'Rotten Egg' Nebula Hosts Flashy Star Death (Photo)

Nebula Death Photo
The Calabash Nebula, also known as the Rotten Egg Nebula, is currently transitioning from a red giant to a planetary nebula, a wild rush that lasts only a few thousand years. (Image credit: ESA/Hubble & NASA)

A star's demise shines in stunning detail in an image released by the Hubble Space Telescope.

The image captures the Calabash Nebula, which is 1.4 light-years across and located 5,000 light-years from Earth. It's better known as the Rotten Egg Nebula, because it contains large amounts of sulfur, part of the compound that gives sulfur springs and rotten eggs the same unfortunate smell.

The system is in the middle of a violent transition: A red giant star began to shed its outer layers of gas and dust rapidly, accelerating them in opposite directions. The gas visible in yellow here is moving as fast as 1 million km/h (600,000 mph). While larger stars might flame out in a supernova explosion, lower-mass stars undergo this comparatively mild departure. Calabash was a star of that size, as is Earth's sun currently. [Strange Nebula Shapes: What Do You See?]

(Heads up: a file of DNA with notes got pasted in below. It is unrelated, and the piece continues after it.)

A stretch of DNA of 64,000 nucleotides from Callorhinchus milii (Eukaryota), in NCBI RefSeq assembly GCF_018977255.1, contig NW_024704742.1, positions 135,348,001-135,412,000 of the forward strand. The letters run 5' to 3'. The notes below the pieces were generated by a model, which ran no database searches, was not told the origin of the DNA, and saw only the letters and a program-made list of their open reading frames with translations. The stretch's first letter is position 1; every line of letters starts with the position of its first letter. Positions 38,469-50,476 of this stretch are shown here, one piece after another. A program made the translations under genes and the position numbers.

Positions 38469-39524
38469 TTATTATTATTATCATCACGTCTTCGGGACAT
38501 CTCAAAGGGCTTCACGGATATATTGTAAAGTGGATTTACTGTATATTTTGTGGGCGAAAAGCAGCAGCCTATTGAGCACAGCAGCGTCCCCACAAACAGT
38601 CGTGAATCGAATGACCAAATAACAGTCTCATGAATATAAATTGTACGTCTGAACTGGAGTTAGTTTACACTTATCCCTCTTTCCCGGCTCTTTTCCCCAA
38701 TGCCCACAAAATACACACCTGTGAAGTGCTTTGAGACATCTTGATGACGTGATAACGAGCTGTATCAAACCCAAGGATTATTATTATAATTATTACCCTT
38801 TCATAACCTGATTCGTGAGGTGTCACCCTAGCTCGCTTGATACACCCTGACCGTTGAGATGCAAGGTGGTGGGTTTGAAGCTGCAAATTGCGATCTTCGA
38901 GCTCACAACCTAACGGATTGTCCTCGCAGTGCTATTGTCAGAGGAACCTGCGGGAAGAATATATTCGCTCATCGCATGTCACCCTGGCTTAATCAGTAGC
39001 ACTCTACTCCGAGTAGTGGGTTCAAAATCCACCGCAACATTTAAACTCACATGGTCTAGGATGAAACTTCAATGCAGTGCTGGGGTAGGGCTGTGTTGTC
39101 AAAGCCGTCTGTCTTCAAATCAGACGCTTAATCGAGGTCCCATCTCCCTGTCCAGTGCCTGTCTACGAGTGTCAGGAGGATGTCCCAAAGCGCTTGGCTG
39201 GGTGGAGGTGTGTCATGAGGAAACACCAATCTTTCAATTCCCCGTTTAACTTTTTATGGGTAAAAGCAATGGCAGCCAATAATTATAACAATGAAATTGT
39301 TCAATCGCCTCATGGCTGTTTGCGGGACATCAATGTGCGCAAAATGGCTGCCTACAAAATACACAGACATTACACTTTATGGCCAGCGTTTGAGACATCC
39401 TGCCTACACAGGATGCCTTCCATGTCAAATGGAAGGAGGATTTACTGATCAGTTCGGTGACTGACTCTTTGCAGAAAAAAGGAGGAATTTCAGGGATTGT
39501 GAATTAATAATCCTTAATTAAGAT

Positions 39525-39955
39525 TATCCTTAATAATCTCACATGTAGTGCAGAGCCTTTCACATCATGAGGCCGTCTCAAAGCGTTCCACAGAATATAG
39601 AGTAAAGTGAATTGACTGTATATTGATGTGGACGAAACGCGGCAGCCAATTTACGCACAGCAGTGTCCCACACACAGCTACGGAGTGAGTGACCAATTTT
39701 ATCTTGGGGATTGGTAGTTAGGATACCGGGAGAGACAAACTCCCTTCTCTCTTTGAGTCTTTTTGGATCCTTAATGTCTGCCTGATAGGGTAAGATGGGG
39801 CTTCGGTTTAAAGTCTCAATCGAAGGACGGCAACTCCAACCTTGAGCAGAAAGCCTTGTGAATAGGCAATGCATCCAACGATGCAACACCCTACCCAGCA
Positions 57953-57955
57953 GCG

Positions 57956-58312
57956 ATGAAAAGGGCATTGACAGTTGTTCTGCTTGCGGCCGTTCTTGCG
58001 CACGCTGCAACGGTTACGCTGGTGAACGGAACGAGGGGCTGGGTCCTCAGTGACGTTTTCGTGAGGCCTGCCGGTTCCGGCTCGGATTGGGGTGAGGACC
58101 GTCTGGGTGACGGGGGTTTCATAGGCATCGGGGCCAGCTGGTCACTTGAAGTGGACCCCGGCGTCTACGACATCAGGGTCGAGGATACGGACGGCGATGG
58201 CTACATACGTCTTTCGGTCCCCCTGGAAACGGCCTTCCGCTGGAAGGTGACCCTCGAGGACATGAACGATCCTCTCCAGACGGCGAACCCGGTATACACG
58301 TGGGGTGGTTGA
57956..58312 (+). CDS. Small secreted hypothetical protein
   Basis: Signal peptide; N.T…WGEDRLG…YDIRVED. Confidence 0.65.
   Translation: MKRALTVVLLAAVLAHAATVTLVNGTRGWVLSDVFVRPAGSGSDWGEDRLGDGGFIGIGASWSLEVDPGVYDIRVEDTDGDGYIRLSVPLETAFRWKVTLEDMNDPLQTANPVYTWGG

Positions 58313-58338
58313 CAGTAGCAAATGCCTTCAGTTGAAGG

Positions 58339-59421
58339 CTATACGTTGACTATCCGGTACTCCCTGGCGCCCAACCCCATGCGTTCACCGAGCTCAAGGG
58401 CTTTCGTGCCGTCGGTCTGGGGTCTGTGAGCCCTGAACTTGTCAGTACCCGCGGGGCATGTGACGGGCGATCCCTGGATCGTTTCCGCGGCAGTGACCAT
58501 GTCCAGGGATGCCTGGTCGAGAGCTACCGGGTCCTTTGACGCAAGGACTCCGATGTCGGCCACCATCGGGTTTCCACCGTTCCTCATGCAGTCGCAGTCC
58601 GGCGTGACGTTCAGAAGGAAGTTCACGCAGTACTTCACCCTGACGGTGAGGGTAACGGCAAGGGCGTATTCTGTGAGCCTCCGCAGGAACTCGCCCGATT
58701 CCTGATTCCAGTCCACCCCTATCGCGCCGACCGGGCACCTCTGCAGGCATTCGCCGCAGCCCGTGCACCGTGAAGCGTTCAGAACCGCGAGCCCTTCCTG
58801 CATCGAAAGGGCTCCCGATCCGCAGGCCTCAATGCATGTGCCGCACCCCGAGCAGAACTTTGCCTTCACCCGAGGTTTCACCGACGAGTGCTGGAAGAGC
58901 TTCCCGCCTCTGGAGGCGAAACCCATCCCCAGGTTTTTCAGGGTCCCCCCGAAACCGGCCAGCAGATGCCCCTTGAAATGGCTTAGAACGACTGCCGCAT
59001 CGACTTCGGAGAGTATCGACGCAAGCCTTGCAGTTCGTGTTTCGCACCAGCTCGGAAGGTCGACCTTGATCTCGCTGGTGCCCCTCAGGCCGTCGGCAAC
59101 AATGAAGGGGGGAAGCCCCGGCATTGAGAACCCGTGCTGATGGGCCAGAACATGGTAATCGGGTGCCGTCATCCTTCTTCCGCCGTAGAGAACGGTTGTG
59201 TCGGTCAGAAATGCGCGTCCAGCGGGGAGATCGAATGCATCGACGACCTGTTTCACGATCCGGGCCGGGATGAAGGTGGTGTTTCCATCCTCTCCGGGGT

The gas in blue is the surrounding material being pushed out of the way. The big acceleration likely started about 800 years ago, according to NASA. But the frantic pace won't last long, on a cosmic scale, before it transitions to a more long-lasting, slowly expanding feature.

"Astronomers rarely capture a star in this phase of its evolution, because it occurs within the blink of an eye — in astronomical terms," European Space Agency officials said in a statement. "Over the next thousand years, the nebula is expected to evolve into a fully fledged planetary nebula."

 Email Sarah Lewin at slewin@space.com or follow her @SarahExplains. Follow us @Spacedotcom, Facebook and Google+. Original article on Space.com.

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Sarah Lewin
Associate Editor

Sarah Lewin started writing for Space.com in June of 2015 as a Staff Writer and became Associate Editor in 2019 . Her work has been featured by Scientific American, IEEE Spectrum, Quanta Magazine, Wired, The Scientist, Science Friday and WGBH's Inside NOVA. Sarah has an MA from NYU's Science, Health and Environmental Reporting Program and an AB in mathematics from Brown University. When not writing, reading or thinking about space, Sarah enjoys musical theatre and mathematical papercraft. She is currently Assistant News Editor at Scientific American. You can follow her on Twitter @SarahExplains.